In this context, "product management strategies" typically refers to the standard processes, procedures, and tools that any competent product manager should be familiar with. Product management strategies include things like methods for making product roadmaps, doing product research, setting up priority frameworks, using agile development methods, and so on.
This article will look at three product management strategies that have shown promise but have yet to be widely adopted by businesses.
Initial Procedure: Twice-weekly User Experience Analysis Meetings for Ongoing development
The goal of user experience analysis is to look at how a product works now, look at user data to do a deep analysis, and then come up with changes that can be tested and proven.
The product manager chooses a flow and works with the product team to collect quantitative and qualitative data on that flow a week before the meeting. For example, the product manager decides how payments for an e-commerce product will be processed. The product manager works with the UX and data teams to put together information like the number of shopping carts that are left empty during checkout, the number of tasks that are completed successfully, the system usability scale (SUS), and the number of mistakes that users make on each screen.
When the product team has gathered enough information, they will convene a UX analysis meeting with representatives from other departments. The product team goes through the entire flow screen by screen, starting with a data statement. Attendees begin to post comments and suggestions on each screen, taking into account the user's concerns.
The team begins to prioritize the improvements after completing the entire process and sharing their findings and data. The team will leave the meeting with a prioritized list of potential enhancements that can be tested in various ways, such as A/B testing and user testing, or implemented right away. The metrics set for that flow may be improved as a result of these enhancements.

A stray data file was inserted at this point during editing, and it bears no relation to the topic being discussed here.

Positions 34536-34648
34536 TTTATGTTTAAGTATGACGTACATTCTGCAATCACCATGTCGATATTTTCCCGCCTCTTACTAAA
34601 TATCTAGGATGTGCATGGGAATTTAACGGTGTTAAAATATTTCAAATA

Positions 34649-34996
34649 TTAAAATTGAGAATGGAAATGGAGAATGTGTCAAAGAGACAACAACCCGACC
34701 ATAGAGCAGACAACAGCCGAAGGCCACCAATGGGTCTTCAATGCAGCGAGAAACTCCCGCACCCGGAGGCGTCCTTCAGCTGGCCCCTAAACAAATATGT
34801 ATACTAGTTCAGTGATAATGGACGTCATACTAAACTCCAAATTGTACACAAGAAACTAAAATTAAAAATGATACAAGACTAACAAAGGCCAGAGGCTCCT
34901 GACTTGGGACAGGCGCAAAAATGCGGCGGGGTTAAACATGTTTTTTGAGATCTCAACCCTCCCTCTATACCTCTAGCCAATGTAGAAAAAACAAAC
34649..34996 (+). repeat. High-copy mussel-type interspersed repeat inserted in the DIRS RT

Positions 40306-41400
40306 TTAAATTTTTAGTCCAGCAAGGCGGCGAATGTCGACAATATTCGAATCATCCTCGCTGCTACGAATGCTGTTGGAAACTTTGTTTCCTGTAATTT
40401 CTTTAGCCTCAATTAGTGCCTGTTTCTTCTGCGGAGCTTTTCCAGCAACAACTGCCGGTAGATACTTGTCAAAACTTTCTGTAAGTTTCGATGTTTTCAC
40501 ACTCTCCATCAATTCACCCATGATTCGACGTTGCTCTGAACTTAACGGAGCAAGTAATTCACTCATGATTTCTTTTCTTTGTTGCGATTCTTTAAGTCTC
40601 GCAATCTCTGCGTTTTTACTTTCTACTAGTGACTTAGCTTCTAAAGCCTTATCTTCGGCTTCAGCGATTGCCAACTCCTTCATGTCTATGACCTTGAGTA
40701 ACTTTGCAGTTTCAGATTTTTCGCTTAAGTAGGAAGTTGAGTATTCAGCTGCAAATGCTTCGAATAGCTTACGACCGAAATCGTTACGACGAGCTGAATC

Hold a product review meeting and gather stakeholder feedback.
As the product manager, it is your responsibility to ensure that everyone involved in the product's development is aware of its current status, suggestions for improvement, and future plans. Product evaluations were created to keep customers informed and gather valuable feedback from them.
All relevant parties discuss and make decisions about the product under review at regular intervals. The context and objectives of such gatherings differ depending on the norms and practices that have been established. Everyone has a few goals that they want to achieve:
To put it another way, [X% of our users] ran into [problem x] while navigating [process Y]. If you could, how would you fix it?
[Align]: Consider the growing customer base and the total marketing budget at your disposal. The number of users who reported [issue X] prompted us to prioritize [feature Z] and [feature V]. Is there harmony in this group? Please share your ideas and thoughts with me.
[Decide]: The [X product] team requested that this feature be prioritized in light of [issue Y]. We recommend that you invest in [addressing issue Z] and [implementing strategy V]. What is the top priority of the executive committee?
The [X number of problems] listed below have been prioritized for resolution during the upcoming quarter. Please let us know if you have any comments or questions.
Pixar's User Story Approach or Creating Team-Wide Transparency
Compelling narratives are the most effective way for us as product managers to communicate our ideas in all of our interactions. Among the details we reveal are:
- Tales inspire engineers to create extraordinary works of art.
- To reach more people, use captivating stories in your marketing.
- Providing customers with stories that will motivate them to act
- telling stories to the C-suite and board of directors to promote our product's return on investment, etc.
- Some product managers make the leap from good to great, while others fail due to poor storytelling skills.
Some product teams have adopted Pixar's user story writing method to ensure that everyone is on the same page. Here are some examples:
Product management strategies are more than just a list of tasks or a collection of tools that can be accessed when needed. It is not enough to simply implement a practice; it must also serve a larger purpose. So, it's important to look at how things are set up now and see if a proposed change will help your product and customers.
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